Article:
Quincy: “Chinaman in hell?”
Sam: “Quincy, that’s a slur against the Chinese. I keep telling you I’m Japanese.”
Quincy: (shrugs) “What’s the difference?”
Sam will reply with a crack about Quincy being an old curmudgeon, but it’s okay, because we know these guys REALLY love and respect each other. Quincy also shows he’s human by mocking Sam for using technical forensic terms, preferring it when a fellow doctor blurts out that their findings are weird. “You see, that’s the way a scientist talks,” Quincy tells Sam. “Weird. That I understand.”
Quincy has a love-hate relationship with the police, particularly Lt. Monahan (Gary Wallberg), the gruff-but-good-hearted cop who mostly deals with the good doc. “Quincy, I wouldn’t have one regulation problem if it wasn’t for you,” Monahan bellows everytime the M.E. comes at him with one of his crazy ideas. By the end of the episode Monahan is grudgingly congratulating him for a job well done, and by the next episode Monahan has forgotten yet again that Quincy is always right.
Quincy also has the most understanding girlfriend in the world. Lee (Lynette Mettey) is a pretty stewardess, half his age and very perky. Quincy nearly inevitably cancels dates with her at the last minute to follow-up on something at work. However, Lee just continues to smile an “oh, that Quincy” smile, cook for him, clean for him and sand the deck of his boat. Even Quincy seems to find it a little disturbing, “She smiles at everything I do. Never complains. It’s driving me nuts.” About halfway into the second season, Lee has disappeared (no big surprise, it was about time she dumped the guy) and was replaced (for one episode) by Jenny, who is essentially a clone of Lee. She is also a stewardess (yes, we are still in the days when they didn’t insist on being called flight attendants), looks disturbingly like Lee, and also shares her doormat gene.
After Jenny takes off as well, Quincy pretty much plays the field, being an equal-opportunity flirt with nurses, students and a rape counselor played by Adrienne Barbeau. However, these women aren’t just people that he can date, they also help him solve his cases and push his causes. In one episode he enlists a pretty young intern named Laura (who had been one of his students just a year before) to help him hide a battered child from his abusive parents. Laura agrees, even though she knows it can cost her the job that she had been working towards for years. “It really doesn’t matter anyway,” Laura reasons, “I can just go back to the store and sell bras and pantyhose.”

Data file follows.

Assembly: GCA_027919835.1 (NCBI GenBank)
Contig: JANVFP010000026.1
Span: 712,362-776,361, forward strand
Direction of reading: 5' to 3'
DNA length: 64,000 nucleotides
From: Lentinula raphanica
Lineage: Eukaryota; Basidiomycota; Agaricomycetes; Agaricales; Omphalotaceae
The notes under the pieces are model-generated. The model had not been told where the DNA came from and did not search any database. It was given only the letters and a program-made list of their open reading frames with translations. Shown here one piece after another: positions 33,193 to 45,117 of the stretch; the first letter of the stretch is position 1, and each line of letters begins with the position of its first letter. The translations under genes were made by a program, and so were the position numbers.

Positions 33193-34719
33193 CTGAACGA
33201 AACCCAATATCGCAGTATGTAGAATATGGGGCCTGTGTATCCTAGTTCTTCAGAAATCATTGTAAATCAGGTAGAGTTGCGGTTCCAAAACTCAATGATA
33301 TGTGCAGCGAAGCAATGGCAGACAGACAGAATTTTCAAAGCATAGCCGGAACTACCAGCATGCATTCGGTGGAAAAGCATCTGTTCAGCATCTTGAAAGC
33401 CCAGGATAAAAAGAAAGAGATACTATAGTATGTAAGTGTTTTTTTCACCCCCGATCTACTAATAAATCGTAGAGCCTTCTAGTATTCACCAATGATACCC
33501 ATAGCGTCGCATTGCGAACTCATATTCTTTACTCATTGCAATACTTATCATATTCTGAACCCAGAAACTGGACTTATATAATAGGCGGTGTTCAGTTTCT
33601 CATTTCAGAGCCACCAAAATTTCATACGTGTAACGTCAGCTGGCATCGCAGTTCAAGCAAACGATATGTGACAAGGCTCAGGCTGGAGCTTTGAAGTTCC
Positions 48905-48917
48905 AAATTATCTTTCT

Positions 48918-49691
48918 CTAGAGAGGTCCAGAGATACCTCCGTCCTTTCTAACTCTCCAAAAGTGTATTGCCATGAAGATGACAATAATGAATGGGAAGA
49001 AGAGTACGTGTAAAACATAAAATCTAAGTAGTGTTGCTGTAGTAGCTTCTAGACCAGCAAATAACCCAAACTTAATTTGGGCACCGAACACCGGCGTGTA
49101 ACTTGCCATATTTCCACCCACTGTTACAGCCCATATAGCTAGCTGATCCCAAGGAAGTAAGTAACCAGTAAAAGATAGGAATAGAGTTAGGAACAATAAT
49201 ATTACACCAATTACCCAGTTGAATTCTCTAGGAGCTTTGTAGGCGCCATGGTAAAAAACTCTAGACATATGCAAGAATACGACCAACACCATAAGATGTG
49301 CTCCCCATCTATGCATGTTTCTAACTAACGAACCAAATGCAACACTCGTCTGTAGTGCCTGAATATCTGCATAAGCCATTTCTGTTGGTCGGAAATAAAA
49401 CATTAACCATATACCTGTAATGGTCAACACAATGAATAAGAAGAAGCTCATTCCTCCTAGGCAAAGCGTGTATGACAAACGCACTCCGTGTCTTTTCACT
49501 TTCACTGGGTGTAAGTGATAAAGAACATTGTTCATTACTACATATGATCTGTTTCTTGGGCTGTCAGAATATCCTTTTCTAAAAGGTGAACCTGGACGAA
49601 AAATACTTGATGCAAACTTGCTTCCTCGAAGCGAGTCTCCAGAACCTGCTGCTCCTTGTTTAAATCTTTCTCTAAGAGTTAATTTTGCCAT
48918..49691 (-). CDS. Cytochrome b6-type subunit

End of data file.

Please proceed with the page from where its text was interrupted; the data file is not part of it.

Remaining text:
Quincy answers, just a touch lecherously, “I’ll buy a gross if you’ll fill them.” They both laugh animatedly, which was the appropriate response to that kind of thing back in the pre-sexual-harassment era.
However, for a doctor with such an “aw, shucks, I’m just a normal guy” demeanor as old Quince, the lab was not just a prop. This show delved deep into the science of detective work and forensics as a way to commit and solve perfect murders. I can imagine the creators of C.S.I. being huge fans of Quincy, M.E., because their show is essentially a glitzier, more high-tech version of this series. There are lots of scenes of Quincy and Sam peering through microscopes and standing over dissection tables searching for some minute piece of evidence which will point to the killer. Thankfully, these dissections are always done discreetly below the camera range, which may make it less realistic than today’s shows, but it certainly makes it more comfortable to watch.
Still, with all its odd little quirks, Quincy M.E. makes for enjoyable viewing. The mysteries are clever, the lines are funny, and Klugman’s rumpled Hollywood-by-way-of-South-Philly charm always shines through. He keeps Southern California safe and he’s always right. If you can overlook the flaws, there’s something empowering about giving in to the cult of Quincy.
Jay S. Jacobs
Copyright ©2005 PopEntertainment.com. All rights reserved. Posted: June 7, 2005.